Foreign exchange students adjust to new culture

By Jacquelyn Guillen

Speaking English is not always easy for Muhammad Ali Baqir, Div. 652. One time in English class, he tried to say a word and kept stammering in front of his classmates. He took a breath and spoke slowly. Later on, he found it funny and made fun of the situation with his friends.

Baqir is a foreign exchange student this year at Lane. He is from Pakistan and his native language is Urdu. He is not the only exchange student this year though. Lane has other students from Germany, Spain, and Switzerland. The foreign exchange students have noticed a lot of differences between their culture and the culture here. For some of them, adjusting to a change in culture has been difficult, and for others it has been quite easy.

Adjusting to the language was difficult for Baqir. In Pakistan, he started learning English at a pre-school level. One way he works on his English in Pakistan is that he watches TV and movies in English to help him understand the language better.

On the other hand, adjusting to a new lifestyle has been easier for Baqir.

“I have more independence here, like I have my own time to myself. I can do whatever I want,” he said.

In Pakistan, Baqir’s mom constantly teases him if he is just sitting around in his room. She tells him he should be doing something instead of just sitting there. Here, if his host mom sees him sitting in his room, she encourages him to get up once, but then she leaves him alone.

Teresa Glaab, Div. 473, is from Germany and has adjusted to a lot of the social aspects in America and at school.

“We don’t have events like Homecoming, or Sprit Week. I like that about Lane,” Glaab said. “The most my school has is a soccer team, and nobody cares about them.”

Alessio Buechi, Div. 589, is from Switzerland, and one of the reasons he was able to adjust quickly here is because of his involvement in the school. Before school started, Buechi tried out for the soccer team and made the Junior Varsity team. He made friends right away.

“I love being on the team. I love it because of everybody there. My teammates are so nice and I like the feeling of playing for Lane,” Buechi said.

Buechi is not only proud to represent Lane, but he feels it is also his “responsibility” to represent the school. He also supports his new friends and teammates.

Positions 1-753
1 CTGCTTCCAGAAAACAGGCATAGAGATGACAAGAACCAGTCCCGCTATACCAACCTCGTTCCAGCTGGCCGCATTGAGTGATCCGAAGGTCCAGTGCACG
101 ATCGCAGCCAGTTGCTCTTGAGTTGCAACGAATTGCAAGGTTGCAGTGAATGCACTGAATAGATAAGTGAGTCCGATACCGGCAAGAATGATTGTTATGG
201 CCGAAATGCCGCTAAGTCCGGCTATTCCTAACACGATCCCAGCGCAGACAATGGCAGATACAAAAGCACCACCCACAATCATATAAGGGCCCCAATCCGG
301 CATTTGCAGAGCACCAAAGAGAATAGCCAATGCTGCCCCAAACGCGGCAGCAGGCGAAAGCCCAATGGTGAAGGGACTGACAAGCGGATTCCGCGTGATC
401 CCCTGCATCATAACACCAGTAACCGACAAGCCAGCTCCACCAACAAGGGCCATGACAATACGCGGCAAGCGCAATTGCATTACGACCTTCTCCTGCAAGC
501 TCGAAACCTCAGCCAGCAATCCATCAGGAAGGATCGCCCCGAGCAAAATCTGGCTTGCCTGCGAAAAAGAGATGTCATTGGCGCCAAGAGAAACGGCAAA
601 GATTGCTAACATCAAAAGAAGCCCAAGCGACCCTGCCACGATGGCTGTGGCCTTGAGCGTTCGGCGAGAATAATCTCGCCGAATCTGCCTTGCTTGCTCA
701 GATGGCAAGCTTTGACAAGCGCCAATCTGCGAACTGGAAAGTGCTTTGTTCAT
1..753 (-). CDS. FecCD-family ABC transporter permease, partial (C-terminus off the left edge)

“One of our guys got kicked in the knee in a game and the ref didn’t say anything. We wanted to stand together and win the game for our injured teammate. I felt like I had to do something to make it right for him,” Buechi said.

Coming to America has not been completely smooth for everyone though. Celia Montez, Div. 674, had a more difficult time.

“My first day was terrifying at Lane. It’s a really big school, my school is smaller in Spain,” Montez said.

Montez signed up for some clubs recently to try to get more involved. She is looking forward to German Club because she has been learning German for more than a year, and she hopes to visit Germany one day. She also signed up for U.S.A club because she wants to learn more about America’s culture. Montez is trying to adjust, but she still feels homesick sometimes.

“I miss Spain. Missing your country is part of this kind of program because everything is different and you know nothing about all the new stuff,” Montez said. “I like this school, but I prefer Spain. Now I realize all the great things I have and do there, like my family and surfing.”

Baqir, Glaab, Buechi, and Montez are staying for the whole school year. Each of the students have something different to look forward to during their time here. Glaab is looking forward to graduation. Technically, she finished school in Germany last year, but decided to come to America for an extra year of school.

While some of the students are looking forward to seeing Chicago, Montez says one of her favorite parts about being in Chicago is visiting downtown. She especially likes Millennium Park. Baqir says he wants to see The Bean at Millennium Park up close in person.

Right now, Buechi just wants to have fun while he is in America and he wants to practice his English.

“I don’t even want to think about going back,” said Buechi. “I’m going to miss everything, my friends, and this school.”